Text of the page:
The journey of the outraged Armada Bizerta rappers

raptu_1“It was really amazing…a very emotional moment. It was the best concert in my life indeed. There were thousands who did not understand the lyrics of our songs but still followed the rhythm, who were sharing the same atmosphere. We interconnected easily” confides Malek Khemiri alias Malex of Armada Bizerta about his band’s concert on the 1st May 2012 at Forte Prenestino in Rome, Italy.

On Wednesday 6th June, he was behind the scenes getting ready to perform in a ring-shaped stage at the El Abdelleya Palace in Marsa, a northern suburb of Tunis. This was Armada Bizerta’s first concert after a European tour punctuated with concerts in Rome, Bologna, Mantova (Italy) and in Marseilles, Montpellier and Paris (France).


Times change…

When contacted by the international media in early January 2011, Malex had better change his telephone number in order to get rid of the police who were after him before engaging in a conversation. That time has passed. He is now on TV and radio in Tunisia. A year and a half after the Tunisian revolution, he performs on European stages. The situation changed for the quartet coming from Bizerte, a Mediterranean city of northern Tunisia. Ahmed Galai, rapper and beatmaker of the group, recognises "the momentum of freedom of expression in Tunisia that has grown since the fall of the dictatorship." Nevertheless, he fears "regression". The young student in financial studies explains: "There is a kind of socio-political pressure that is putting obstacles to artists and reducing creative space." This 24-year-old artist regrets the rise of conservatism that is threatening individual freedoms in his country. Together with his Armada Bizerta comrades, he strongly criticises the obscurantist wave in I Say no, a song released in January 2012. "When I'm in the street, I feel insecure, I have this feeling of permanent mistrust. When I walk with my girlfriend, I now have right to unusual looks" says Ahmed. Tunisian society is changing. These rappers are just as outraged as they were under dictatorship.



Always “against the system”

In Sound Of Da Police, released in July 2011, the rappers denounce the impunity of the police in an adaptation of the cult classic title track from KRS One, symbol of American rap. “Police brutality continues to cause victims. When there is a protest, everyone talks about it. But the headlines do not talk about what happens in the neighbourhoods. Well, we talk about that” says Campos, rapper and member of this music armada and also a second-hand clothes shopkeeper. Attached to the old school of hip-hop culture, the members of Armada Bizerta present themselves as followers of “conscious rap”. “We want to remain dissenters for always. It's normal to be against the system. As long as there are problems, we'll talk about them. And there will always be problems” adds Ahmed. Founded in 2006, Armada Bizerta has set the tone with its first song called Revolution from La Phrase d’Attaque (The Attack Phrase) first album secretly released in 2009. “I plugged in the speakers in front of my shop and I put Armada Bizerta music, Campos remembers. There was a State Security agent who intimidated me by telling my family that it would be better if I kept my music for myself.”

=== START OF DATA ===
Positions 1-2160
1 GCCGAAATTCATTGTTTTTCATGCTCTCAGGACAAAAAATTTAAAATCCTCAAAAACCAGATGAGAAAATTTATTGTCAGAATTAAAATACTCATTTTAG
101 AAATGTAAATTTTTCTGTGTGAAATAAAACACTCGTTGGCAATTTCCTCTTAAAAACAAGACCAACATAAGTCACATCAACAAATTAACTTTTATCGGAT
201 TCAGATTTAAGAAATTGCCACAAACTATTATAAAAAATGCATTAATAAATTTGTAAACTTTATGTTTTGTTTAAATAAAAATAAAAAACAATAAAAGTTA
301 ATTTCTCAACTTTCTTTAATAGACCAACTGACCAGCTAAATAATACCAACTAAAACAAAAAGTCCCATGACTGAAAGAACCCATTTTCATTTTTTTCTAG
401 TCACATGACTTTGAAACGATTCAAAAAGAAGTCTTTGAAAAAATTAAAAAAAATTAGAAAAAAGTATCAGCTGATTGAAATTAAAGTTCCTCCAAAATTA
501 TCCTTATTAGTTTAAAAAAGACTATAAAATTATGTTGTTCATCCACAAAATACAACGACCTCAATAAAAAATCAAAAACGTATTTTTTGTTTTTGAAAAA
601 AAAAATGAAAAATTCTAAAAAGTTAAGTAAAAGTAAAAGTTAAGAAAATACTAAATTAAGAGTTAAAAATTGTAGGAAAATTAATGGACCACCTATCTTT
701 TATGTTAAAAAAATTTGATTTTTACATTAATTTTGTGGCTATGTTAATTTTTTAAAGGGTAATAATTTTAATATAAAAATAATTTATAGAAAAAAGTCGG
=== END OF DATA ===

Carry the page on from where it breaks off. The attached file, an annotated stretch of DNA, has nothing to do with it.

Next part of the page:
Underground ambassadors

La Culture de la Résistance (The Culture of Resistance) latest production of Armada Bizerta, was released in free download on the net in January 2012. The group still keeps memories of the revolution’s highlights. “We were at the local café when Lak3y, a rapper who was part of our collective Sound Of Freedom came to tell us that State Security agents came to intimidate him at our studio,” recalled Ahmed. Campos continues: “I told the other members of Armada that they either takes us all or they leave us all here.” On the evening of January 13th 2011, when President Ben Ali fled, the rappers met at the studio to respond through music. Ahmed tells us: “We were trying to record Touche pas à ma Tunisie (Do Not Touch my Tunisia) while the police forces were shooting in the streets. Sometimes we even stopped recording to join the protesters in their clashes with the police.”


“All that is history. Now we are working on a new album. Many people including some French artists we met here tell us that we are beginning to forge a distinctive identity” states Ahmed. In each of the three French cities visited, the Armada Bizerta rappers met local hip hop artists like the rapper and DJ Tal Koma of the Parisian collective Scred Connexion, Dj Djel and Kalash the Afro in Marseilles or even Roya Killa in Montpellier. “We seek to develop the group's sound identity and vary the subjects of our songs. We want our music to become a sort of intermediary between the underground culture followers and the Tunisian general public.”





Thameur Mekki

Translated from French by Elizabeth Grech


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